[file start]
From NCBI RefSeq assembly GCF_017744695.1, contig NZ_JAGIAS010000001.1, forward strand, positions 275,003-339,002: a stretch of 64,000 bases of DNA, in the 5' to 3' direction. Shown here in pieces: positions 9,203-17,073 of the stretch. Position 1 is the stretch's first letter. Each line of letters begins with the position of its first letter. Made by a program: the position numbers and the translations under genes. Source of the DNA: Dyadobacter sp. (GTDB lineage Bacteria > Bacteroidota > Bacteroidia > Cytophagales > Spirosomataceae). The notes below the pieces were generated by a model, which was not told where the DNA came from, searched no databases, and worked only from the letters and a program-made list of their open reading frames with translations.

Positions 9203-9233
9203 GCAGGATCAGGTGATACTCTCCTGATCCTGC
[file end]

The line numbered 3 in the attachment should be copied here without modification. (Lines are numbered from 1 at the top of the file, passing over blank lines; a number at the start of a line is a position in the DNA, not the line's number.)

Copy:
9203 GCAGGATCAGGTGATACTCTCCTGATCCTGC